On Christmas Day, my daughter was showing Dad the wonders of the internet. He was amazed when she pulled up the 1946-47 photograph of his soccer team. Dad was a local athletic hero back in his younger days. We have many newspaper clippings from the Vancouver Sun Sports pages extolling his skill on the soccer field. Bookshelves proudly display his medals, trophies, and framed photos. He then became a linesman and referee, and ultimately, Northern Commissioner for the province of BC. He was also instrumental in modernizing the referees' uniforms, changing them from the black and white stripe to basic black with white collar. In 1987, the St. Andrew's Soccer Team was inducted into the BC Sports Hall of Fame. It touched my heart as I watched the memories flooding back to him.

I remember Dad blasting on his referee whistle to call us kids to come home from whatever we were doing in the neighbourhood. I also remember going to soccer games around Vancouver, especially Callister Park. We kids loved Callister Park because it had bleachers and a refreshment stand. We'd run up and down the steps and around the outside of the stadium, stopping for a hot dog and a pop when we got tired. At outdoor parks, we'd play on the swings as my Dad ran up and down the field blowing his whistle, making weird gestures, and waving flags. Before the games, my Dad would always tell us to stay out of the way if a fight broke out. That happened frequently when the Italy and England teams played. We weren't really interested in the games and didn't understand such things as "penalties" or "offsides" but what was important was that we were with our Dad.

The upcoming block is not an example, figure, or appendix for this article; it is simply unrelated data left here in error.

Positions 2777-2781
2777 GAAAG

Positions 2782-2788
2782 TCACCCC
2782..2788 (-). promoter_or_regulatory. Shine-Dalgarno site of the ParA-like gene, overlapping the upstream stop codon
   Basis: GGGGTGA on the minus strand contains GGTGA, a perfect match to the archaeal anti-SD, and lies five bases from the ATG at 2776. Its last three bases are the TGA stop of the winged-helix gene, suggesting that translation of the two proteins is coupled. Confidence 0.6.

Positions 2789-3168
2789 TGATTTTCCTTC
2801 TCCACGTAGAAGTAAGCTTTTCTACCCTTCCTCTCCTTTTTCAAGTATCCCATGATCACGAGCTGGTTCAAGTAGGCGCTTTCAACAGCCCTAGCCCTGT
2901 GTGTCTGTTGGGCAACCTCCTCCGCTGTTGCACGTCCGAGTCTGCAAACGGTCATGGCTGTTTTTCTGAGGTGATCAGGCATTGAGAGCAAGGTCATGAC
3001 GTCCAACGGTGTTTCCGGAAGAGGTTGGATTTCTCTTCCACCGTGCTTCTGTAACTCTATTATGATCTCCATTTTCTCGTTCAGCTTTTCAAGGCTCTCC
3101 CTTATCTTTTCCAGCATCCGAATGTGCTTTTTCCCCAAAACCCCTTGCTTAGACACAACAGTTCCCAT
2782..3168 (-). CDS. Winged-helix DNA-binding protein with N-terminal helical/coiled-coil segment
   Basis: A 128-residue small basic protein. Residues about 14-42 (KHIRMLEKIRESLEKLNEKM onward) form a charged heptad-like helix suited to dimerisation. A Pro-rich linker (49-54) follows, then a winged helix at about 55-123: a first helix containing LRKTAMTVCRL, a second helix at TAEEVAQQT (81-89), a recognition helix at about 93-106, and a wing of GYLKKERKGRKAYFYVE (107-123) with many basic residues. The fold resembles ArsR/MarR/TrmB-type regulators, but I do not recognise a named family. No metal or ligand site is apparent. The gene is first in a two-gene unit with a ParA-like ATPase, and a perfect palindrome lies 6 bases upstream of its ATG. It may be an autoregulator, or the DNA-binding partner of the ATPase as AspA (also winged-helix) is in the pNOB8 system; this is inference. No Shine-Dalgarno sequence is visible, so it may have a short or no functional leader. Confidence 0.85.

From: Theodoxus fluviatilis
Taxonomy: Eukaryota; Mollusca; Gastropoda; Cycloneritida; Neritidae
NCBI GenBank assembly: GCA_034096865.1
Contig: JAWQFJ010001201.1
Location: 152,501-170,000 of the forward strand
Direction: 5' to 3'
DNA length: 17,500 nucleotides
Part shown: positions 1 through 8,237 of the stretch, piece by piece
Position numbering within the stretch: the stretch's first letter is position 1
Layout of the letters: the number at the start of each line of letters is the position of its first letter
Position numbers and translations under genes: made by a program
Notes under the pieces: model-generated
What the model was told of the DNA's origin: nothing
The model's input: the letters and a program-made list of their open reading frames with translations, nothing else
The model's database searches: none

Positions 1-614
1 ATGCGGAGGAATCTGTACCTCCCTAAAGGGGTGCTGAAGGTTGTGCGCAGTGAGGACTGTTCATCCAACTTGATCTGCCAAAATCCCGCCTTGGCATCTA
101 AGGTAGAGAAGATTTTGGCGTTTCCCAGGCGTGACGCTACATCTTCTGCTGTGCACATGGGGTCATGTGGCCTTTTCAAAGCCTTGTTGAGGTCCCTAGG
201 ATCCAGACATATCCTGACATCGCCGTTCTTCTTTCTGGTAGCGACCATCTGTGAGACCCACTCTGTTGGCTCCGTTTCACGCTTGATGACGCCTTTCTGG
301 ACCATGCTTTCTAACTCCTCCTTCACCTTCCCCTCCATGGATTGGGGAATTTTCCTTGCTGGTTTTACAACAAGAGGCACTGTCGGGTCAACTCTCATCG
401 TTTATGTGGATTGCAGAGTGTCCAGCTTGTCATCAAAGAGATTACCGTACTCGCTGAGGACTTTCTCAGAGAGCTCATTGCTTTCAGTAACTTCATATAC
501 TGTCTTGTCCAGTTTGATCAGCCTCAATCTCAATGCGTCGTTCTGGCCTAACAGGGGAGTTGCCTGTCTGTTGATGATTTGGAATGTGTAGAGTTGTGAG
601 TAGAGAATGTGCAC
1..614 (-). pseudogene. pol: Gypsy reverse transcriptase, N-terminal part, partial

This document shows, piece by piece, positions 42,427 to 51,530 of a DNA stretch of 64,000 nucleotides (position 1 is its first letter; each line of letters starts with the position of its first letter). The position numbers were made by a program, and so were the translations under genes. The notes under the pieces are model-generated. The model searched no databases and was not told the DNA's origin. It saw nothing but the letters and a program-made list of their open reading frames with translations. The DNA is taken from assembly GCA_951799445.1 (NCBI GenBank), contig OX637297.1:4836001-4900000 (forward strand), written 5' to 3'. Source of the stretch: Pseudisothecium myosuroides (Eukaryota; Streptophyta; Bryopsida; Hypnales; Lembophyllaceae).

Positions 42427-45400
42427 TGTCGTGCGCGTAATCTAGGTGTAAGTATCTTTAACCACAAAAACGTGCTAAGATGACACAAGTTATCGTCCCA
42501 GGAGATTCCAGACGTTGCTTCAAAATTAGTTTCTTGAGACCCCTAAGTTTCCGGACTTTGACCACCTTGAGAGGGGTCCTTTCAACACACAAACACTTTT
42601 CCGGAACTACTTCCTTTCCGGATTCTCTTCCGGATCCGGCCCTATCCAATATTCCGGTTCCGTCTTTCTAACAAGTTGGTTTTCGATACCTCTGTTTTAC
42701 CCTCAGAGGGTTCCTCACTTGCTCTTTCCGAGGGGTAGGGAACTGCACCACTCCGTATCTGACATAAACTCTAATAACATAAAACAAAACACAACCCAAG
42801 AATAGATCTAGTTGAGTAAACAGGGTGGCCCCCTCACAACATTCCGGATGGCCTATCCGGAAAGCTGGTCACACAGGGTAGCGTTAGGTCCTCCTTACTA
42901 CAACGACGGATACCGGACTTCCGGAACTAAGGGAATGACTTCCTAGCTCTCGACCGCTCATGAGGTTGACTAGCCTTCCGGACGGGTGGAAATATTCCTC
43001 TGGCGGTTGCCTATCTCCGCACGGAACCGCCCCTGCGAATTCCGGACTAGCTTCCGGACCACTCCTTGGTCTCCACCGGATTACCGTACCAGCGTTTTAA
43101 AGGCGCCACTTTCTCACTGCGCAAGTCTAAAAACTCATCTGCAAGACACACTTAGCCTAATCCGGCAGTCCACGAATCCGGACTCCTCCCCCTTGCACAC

Thursday, September 06, 2007

Living in the Sticks

As most of you know, I live about 1/2 hour south of Josie in a small village called Ladner. We have all the major conveniences here, but if I want to go to the city of Vancouver for anything, it's just a short drive. We have the "village feel" with lots of countryside surrounding us and on a clear day you can see Mount Baker in Washington State, the Coast Mountain range to the north of Vancouver, and in the west you can see the rolling hills of Vancouver Island.

My Humble Abode